Editor's note: This story has been updated with comment from University of Texas System Chancellor Bill McRaven.
In a letter sent Wednesday to University of Texas System Chancellor Bill McRaven, state Sen. John Whitmire joined a growing number of legislators asking the UT System to pause and reconsider its plans to open a new campus in his hometown of Houston.
The new campus could bring unwanted competition with the University of Houston, the city's growing research university, Whitmire said.
"I have been around long enough to know that UT can proceed with the land purchase regardless of legislative opposition or expressed concerns from local leaders and the Houston higher education community," wrote Whitmire, a Democrat and UH alum. "But I would strongly advise the University of Texas System leadership to hold off on any action, including the purchase of the land, until the Legislature reconvenes and we can have a discussion on how this significant move impacts the entire higher education community."
The UT System has signed a letter of intent to purchase more than 300 acres in southwest Houston. A sales price hasn't been disclosed, but Whitmire estimated that the land would cost more than $200 million. Whitmire questioned why the possible purchase wasn't disclosed to lawmakers during this year's legislative session. The search for land appears to have been going on for a long time, he wrote, but most legislators didn't find out about it until the day plans for the purchase were announced.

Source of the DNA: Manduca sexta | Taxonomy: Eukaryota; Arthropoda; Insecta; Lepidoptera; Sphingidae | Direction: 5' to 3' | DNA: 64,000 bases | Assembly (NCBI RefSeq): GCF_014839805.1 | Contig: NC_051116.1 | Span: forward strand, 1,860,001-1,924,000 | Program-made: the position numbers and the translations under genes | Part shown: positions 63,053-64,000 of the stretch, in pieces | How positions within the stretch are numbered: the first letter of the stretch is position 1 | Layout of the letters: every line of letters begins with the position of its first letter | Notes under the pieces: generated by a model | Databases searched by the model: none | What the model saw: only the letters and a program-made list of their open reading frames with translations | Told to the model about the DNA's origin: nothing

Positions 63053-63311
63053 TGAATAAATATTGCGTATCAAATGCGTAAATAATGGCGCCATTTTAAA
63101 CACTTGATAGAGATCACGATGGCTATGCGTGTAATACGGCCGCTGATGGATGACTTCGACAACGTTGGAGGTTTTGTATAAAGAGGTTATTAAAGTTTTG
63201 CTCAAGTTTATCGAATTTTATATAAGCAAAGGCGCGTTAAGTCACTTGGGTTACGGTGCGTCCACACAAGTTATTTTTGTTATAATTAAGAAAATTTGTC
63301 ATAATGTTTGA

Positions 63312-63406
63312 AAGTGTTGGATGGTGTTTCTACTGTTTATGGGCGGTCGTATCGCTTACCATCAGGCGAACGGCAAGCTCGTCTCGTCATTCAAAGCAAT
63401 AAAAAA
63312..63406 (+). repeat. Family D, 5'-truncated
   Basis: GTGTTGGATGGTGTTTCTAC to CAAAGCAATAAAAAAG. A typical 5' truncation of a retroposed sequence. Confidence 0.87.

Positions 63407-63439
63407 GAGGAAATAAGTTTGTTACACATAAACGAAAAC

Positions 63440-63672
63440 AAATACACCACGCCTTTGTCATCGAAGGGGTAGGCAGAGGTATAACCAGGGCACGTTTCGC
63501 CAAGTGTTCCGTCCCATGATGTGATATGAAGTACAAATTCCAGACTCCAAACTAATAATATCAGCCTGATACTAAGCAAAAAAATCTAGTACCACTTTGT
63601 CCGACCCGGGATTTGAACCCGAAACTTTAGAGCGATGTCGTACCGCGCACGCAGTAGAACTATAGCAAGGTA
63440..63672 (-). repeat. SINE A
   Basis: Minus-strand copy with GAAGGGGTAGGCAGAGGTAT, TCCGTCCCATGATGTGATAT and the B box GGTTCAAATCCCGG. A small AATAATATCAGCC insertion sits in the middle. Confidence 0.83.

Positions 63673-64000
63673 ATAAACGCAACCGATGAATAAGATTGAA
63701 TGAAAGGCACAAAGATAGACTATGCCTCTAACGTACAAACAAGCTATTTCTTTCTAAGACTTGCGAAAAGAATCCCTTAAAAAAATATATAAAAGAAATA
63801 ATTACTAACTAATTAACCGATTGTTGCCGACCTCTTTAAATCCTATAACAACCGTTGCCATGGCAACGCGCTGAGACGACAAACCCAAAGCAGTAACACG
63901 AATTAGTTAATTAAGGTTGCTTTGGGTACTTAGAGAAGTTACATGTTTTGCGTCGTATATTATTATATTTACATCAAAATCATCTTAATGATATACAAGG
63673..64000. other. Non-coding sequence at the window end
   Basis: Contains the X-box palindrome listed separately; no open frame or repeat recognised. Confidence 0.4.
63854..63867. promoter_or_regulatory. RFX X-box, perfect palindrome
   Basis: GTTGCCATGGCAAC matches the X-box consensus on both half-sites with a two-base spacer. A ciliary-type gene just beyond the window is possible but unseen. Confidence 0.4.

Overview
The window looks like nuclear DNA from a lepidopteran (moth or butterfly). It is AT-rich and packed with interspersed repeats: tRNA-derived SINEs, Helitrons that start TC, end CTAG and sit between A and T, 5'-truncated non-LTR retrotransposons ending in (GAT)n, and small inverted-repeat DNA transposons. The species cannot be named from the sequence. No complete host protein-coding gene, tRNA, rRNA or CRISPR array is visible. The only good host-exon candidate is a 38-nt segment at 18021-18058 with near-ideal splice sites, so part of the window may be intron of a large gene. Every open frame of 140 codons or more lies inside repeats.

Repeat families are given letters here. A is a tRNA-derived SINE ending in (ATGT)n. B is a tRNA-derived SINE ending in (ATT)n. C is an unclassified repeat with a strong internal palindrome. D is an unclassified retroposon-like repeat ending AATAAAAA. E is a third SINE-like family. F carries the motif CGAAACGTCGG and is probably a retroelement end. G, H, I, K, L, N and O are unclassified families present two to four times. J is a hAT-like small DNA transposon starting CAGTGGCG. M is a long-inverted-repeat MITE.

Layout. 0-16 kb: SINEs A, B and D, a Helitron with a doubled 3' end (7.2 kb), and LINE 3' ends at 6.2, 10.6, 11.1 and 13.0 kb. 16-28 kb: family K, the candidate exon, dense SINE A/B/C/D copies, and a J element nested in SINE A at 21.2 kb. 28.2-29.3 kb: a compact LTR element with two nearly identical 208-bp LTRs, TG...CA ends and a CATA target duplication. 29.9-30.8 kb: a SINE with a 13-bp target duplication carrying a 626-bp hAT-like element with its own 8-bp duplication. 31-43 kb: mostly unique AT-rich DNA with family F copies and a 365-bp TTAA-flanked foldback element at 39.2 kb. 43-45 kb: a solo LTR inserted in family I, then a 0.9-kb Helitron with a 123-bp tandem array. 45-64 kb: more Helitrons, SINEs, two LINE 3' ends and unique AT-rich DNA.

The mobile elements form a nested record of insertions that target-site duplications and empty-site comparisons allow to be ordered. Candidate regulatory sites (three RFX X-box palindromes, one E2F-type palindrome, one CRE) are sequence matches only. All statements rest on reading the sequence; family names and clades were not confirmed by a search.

"In all candor, in my 42 years of service in the Texas Legislature, I have not seen such an affront to the legislative process and the conservative deliberations of the higher education community," Whitmire said.
In a statement, McRaven said the UT System will convene a task force of local leaders to figure out the future of the Houston site. The city is big enough for numerous research universities, he said. It's a logical place to build a hub for the UT System's work related to engineering, finance, energy and health care, he said.
"This isn't a competition," he said. "This is an opportunity."
But Whitmire said the Legislature should have "serious discussions" about ensuring a "level playing field" for the UH System if the UT System expands in Houston. He particularly focused on the Permanent University Fund, a multibillion-dollar state revenue source that is currently only made available to the UT and Texas A&M University systems.
"As the distribution is currently constituted, UT owning 300 acres in Houston and having access to the [Permanent University Fund] would give them a distinct advantage over UH and its ability to compete for highly recruited faculty and research dollars," Whitmire wrote.
UH supporters have long complained about their school's lack of access to the fund, which has helped UT and A&M build some of the biggest endowments in the country. Efforts to give UH access would face long odds since doing so would require a change to the state Constitution. A bill to start that process died in the House Higher Education Committee this year.
UH supporters have also argued that the UT System would need approval from the Texas Higher Education Coordinating Board to open its new campus. The coordinating board has rejected schools' efforts to expand in the Houston area in the past, including an A&M plan in the 1990s to partner with the South Texas College of Law.
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